The Embassy of Canada to Argentina and Paraguay

The Canadian Embassy to Argentina and Paraguay, located in Buenos Aires, Argentina and Asuncion, Paraguay, falls under the Department of Foreign Affairs, Trade and Development Canada. The Embassy's mission statement is to manage Canada's diplomatic and consular relations with Argentina and Paraguay, and to encourage the country's international trade with these two countries of accredition.

2016
Ginny Tan
2015
Sara Gold
Lina Alvarez Jaramillo


Past Interns

2016 Summer Intern: Ginny Tan, BA Economics and International Development Studies

Ginny is going into her fourth and final year at McGill. She is currently a double major in economics and international development studies and a minor concentration in marketing. Last summer, she interned in the Communications and Knowledge Unit at the United Nations World Food Programme in Panama. She hopes to further develop her interest in Latin America and international development by interning this summer as a Public Affairs Junior Analyst at the Embassy of Canada for Argentina and Paraguay in Buenos Aires, Argentina. She hopes to pursue a career in public affairs or trade development in the future.

Reach Ginny ginny.tan [at] mail.mcgill.ca (here).

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I am currently a fourth year student at McGill pursuing a double major in Economics and International Development with a minor concentration in Marketing. This summer, I interned at the Embassy of Canada for Argentina and Paraguay in Buenos Aires, Argentina. I chose to do this internship because I have always been interested in the Foreign Service and wanted to experience it first hand before I chose to pursue a career in diplomacy. My learning objectives included understanding the workings of the embassy, learning about the public affairs department, and improving my digital marketing skills.

As the Embassy of Canada for Argentina and Paraguay, my host organization was in charge of providing consular services to Canadian citizens and advancing Canada’s foreign policy interests. As the Public Affairs intern, I was tasked with the responsibility of marketing the embassy through online communications. During my three months at the embassy, I worked on weekly social media posts, aiding the drafting of briefing and meetings notes for the Ambassador, advancing the embassy’s education portfolio, and the elaboration of a digital marketing performance report. In addition to those responsibilities, I also worked on the invitations and graphics used for the Canada Day celebration at the embassy.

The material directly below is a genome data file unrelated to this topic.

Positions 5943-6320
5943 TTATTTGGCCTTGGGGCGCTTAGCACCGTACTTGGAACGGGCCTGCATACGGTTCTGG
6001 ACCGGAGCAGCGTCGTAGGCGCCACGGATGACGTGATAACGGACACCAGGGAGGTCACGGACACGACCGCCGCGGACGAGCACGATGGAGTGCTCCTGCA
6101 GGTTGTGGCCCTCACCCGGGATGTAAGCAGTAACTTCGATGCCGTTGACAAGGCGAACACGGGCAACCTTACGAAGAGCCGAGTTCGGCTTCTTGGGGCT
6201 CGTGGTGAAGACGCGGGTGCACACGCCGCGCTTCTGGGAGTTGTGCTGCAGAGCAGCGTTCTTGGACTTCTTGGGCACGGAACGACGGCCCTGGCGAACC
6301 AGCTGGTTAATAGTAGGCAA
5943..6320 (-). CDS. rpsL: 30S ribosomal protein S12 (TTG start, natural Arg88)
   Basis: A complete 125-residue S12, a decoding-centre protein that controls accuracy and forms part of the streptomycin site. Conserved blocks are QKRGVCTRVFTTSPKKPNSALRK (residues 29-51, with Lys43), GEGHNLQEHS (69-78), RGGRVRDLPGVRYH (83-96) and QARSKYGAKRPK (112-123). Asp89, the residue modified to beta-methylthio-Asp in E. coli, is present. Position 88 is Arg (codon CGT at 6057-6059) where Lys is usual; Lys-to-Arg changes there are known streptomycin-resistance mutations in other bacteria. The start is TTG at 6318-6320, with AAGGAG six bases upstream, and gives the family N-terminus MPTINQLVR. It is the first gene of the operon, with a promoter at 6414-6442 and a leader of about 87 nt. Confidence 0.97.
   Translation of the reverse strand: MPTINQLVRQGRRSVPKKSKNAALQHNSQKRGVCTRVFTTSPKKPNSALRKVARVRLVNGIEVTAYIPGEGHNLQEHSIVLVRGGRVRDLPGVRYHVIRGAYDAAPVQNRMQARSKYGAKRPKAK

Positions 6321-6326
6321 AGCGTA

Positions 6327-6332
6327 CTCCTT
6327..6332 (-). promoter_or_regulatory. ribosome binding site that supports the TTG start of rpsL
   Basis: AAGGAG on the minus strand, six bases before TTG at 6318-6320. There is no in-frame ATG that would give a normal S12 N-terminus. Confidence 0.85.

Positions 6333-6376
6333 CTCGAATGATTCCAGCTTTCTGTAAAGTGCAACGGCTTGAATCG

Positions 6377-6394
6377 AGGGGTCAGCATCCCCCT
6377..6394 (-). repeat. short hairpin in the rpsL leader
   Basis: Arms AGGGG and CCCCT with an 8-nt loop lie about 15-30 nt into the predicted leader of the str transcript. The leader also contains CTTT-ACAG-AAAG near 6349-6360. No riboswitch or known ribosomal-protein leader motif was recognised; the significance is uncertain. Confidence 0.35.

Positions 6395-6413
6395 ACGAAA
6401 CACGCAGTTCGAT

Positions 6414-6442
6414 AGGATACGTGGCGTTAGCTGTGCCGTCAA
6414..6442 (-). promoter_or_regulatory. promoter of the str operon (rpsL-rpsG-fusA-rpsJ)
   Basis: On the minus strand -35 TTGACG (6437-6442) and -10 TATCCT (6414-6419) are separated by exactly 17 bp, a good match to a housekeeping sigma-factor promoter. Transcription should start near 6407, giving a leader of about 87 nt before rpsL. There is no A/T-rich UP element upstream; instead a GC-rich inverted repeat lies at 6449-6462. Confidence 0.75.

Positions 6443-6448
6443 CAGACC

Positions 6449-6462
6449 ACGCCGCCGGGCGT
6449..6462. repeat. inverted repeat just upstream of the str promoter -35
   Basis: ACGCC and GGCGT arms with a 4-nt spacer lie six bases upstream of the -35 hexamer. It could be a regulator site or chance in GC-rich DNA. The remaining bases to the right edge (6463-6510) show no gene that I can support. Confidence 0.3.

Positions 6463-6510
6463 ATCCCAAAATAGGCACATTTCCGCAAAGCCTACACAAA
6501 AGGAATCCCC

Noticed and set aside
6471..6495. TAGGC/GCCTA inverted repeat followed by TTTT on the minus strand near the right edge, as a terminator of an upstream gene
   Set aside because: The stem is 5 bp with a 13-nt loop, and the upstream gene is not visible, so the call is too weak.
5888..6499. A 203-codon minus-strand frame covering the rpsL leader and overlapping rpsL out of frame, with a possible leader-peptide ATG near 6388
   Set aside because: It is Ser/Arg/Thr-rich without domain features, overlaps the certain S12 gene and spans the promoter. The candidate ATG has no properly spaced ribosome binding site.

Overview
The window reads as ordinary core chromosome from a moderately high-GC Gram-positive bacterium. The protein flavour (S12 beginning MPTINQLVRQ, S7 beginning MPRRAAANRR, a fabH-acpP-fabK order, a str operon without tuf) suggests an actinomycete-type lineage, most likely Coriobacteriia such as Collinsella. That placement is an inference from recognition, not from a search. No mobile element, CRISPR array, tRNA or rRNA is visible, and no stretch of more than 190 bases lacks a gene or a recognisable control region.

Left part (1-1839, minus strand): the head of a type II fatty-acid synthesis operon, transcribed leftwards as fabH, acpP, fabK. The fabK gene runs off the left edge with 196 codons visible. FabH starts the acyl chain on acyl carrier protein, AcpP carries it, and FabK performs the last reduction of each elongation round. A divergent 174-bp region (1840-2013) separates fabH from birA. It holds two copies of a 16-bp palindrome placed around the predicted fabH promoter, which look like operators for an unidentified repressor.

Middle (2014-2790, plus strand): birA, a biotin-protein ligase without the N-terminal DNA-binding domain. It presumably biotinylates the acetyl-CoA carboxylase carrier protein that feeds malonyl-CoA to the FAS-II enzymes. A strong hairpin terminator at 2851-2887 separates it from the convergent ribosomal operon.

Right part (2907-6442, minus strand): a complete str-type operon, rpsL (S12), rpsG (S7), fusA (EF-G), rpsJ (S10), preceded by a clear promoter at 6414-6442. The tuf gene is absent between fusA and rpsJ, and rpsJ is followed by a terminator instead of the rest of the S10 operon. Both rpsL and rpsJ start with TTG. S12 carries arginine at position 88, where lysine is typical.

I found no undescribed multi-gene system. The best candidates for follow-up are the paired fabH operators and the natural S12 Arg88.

The main challenge that I encountered during my internship was balancing my communication with both of my supervisors. As the Public Affairs intern, I worked under the head of Political Affairs and Public Affairs. Having previously only worked under one supervisor, I wasn’t sure who I was supposed to report to. During the first couple of weeks of my internship, I would be assigned with different tasks by the different supervisors. Due to the fact that I wasn’t always sure who I was supposed to be communicating with, some days I would be overwhelmed with tasks and other days I wouldn’t have any work to do. Eventually, this issue was addressed when I met up with both of my supervisors and we agreed upon a much better communication system.

Another aspect of the internship that I found quite challenging was working in a cross-cultural environment. As someone who grew up and previously worked in South America, I thought that I was pretty well acquainted with the South American work culture and I have worked previously in cross-cultural environments. However, working in Argentina was completely different. Argentinians communicated differently and had a different work dynamic as well. Furthermore, the embassy staff were all trilingual! I speak English and Spanish fluently; however, my French is definitely at beginner’s level. During staff meetings, everyone will be switching back and forth in the three languages. At the beginning of my internship, I was struggling to keep up whenever they spoke French. However, after working there for three months, I can proudly now say that my listening and reading skills in French have improved substantially. Working in this multicultural and multilingual environment was definitely an incredible learning opportunity.

I will be receiving academic credit for this internship and I will be working with Professor Matthieu Chemin. The topic of my research is: “Why is Argentina poorer than Canada?” According to economic development theories, Argentina should have developed in a manner similar to Canada. However, Argentina’s current economic environment is quite different from Canada’s. This research project aims to investigate the reasons behind this path divergence tracing it back through the course of history.

This internship has definitely shaped my future career and education path. I think that through this internship, I have discovered that I should be exploring a variety of career paths rather than restricting myself to a particular sector. I also really enjoyed working in Buenos Aires. Before this internship, I never considered the possibility of working in Argentina. However, I really enjoyed my time in Argentina and it has now become of the countries that I would to work in, in the future.

I received funding through the McGill International Experience Award. This award made my trip possible, it paid for my flight and my accommodations. I would like to express my gratitude towards Mr. Schull and Mrs. Yang for their generous donation.